It is not every day that you can get up in the morning and see a country’s fate changed permanently. Whilst I continue, perhaps in a state of denial, to tell myself that things may change, that a people’s referendum is not legally binding, that I’ll wake up tomorrow and it will all be over, so far, since Friday, the 24th of June, I have woken up each following day still a citizen of Brexit Britain, confined to Germany and unable to commiserate with friends, with family, with my university town, Oxford, which voted by a staggering 70% to remain – and yet relieved to be abroad, cocooned away from the abuse that seems to have come as a natural consequence, from the prejudice in the form of leaflets in postboxes and of abuse shouted from passing cars. Our Chancellor wrote us an email with a line that I have heard in many situations beforehand – when talking to my parents about the fall of the Berlin Wall or about the first man on the moon, 9/11, the 2008 Obama election:
I think we will always remember where we were when we received news of the results of yesterday’s referendum.
I was in my bed in Stuttgart, the windows wide open as the week had bought an unexpected heatwave our way after a rainy week, my phone connected to a flickering VPN, iPlayer on David Dimbleby giving a running commentary of each local authority being declared. I fell asleep only a few minutes before Sunderland was declared, the ecstasy of Newcastle and Gibraltar sparkling in my mind. I woke up with a start at 6am German time, with Leave on the way to victory. The BBC website had said results would not be clear until 7am English time. The polls, Yougov, Farage, even, had clearly put Remain into pole position. I had a lurch come to my stomach, but convinced myself I would wake up and it would be the other way round. On the S-Bahn to work, my phone finally pinged with a ZEIT notification. Brexit had won.
At work, I watched Cameron resign through the Guardian livestream. It felt amazingly surreal. I would every so often take a walk down our corridor, stop in our kitchenette, sip some water, and walk back to my desk. I decided to eat my lunch alone, and I cried in my tuna salad. The newspapers that came out the following day in Germany – from BILD’S “OUTsch!” to Stern’s “Die Briten…. die spinnen!” felt like a slap.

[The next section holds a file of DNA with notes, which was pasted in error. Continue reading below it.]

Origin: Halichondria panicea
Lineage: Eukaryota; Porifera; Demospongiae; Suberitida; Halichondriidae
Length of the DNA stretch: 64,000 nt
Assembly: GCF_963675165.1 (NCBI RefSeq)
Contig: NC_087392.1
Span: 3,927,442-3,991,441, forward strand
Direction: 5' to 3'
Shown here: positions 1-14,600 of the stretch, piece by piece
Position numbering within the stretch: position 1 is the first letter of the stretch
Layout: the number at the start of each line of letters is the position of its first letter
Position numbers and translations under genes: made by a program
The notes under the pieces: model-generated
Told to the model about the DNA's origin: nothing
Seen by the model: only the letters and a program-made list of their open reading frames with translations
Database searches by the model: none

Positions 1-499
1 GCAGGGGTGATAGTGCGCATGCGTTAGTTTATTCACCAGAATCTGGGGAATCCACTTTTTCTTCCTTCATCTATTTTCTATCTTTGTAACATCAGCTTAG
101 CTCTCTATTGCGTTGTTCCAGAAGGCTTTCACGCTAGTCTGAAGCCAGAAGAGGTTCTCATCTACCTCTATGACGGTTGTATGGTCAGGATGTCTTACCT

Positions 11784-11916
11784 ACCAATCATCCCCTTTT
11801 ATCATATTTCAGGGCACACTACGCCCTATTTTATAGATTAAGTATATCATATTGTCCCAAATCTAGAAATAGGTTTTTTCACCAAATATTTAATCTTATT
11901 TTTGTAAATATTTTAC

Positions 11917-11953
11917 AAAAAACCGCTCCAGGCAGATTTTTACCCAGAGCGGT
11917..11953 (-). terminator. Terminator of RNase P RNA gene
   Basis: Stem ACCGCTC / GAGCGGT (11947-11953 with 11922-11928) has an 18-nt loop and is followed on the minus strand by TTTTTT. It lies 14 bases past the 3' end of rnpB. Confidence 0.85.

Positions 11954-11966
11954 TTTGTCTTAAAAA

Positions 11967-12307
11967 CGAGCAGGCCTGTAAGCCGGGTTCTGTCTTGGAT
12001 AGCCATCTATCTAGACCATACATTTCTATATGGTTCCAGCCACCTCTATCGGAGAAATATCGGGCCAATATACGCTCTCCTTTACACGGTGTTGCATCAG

I didn’t vote in this referendum, something which may perhaps haunt me for years to come, even if my single vote, against the square million that makes up the bridge of difference between the two campaigns, would have been lost in a sea of local authorities voting to leave. I would have been a part of that Oxford 70%, along with the hardcore Remain authorities of an overwhelming majority of City of London, all of Cambridge, and the entirety of Scotland and Northern Ireland.
This was not out of laziness, nor out of disengagement: I did not have a renewed passport, something I have been procrastinating in doing since coming to university, given the luxury of also having an Italian ID card.
This concrete problem went hand in hand with my conviction that Cameron’s election promise, like many others, would merely be a lie (such as his vow not to cut tax credits). It would absolutely be madness to leave a Union founded on guaranteeing peace, I thought to myself. After all, the Union has given us A LOT. Monty Python , after going viral on social media with its Life of Brian clip illustrating some of the advantages the Union HAS given us, even ended up being used in Cameron’s campaign (prior to the rather ironic, yet fully expected siding on the part of John Cleese with the Leave campaign).
One of the things that people seem to miss about the European Union even now that the votes have been cast and the results announced, however, is the amount of security it gives people in their everyday lives.
I would find it absolutely impossible to be able to note these down in a manner which is both not erratic and is concise – I would advise you to read this list of advantages the Union membership gives us. There was also a viral graph with a very long list of respectable academics, politicans, organisations, and so on as Remain campaigners, and the Leave column essentially listing Trump, Boris and Katie Hopkins, but I can’t find it – will edit this if I do.
One of the things that has frustrated me the most in these past few days has been witnessing the amount of people who have come out regretting their vote, seemingly unaware of the consequences voting Leave would have; this has perhaps been even harder to swallow than the results itself.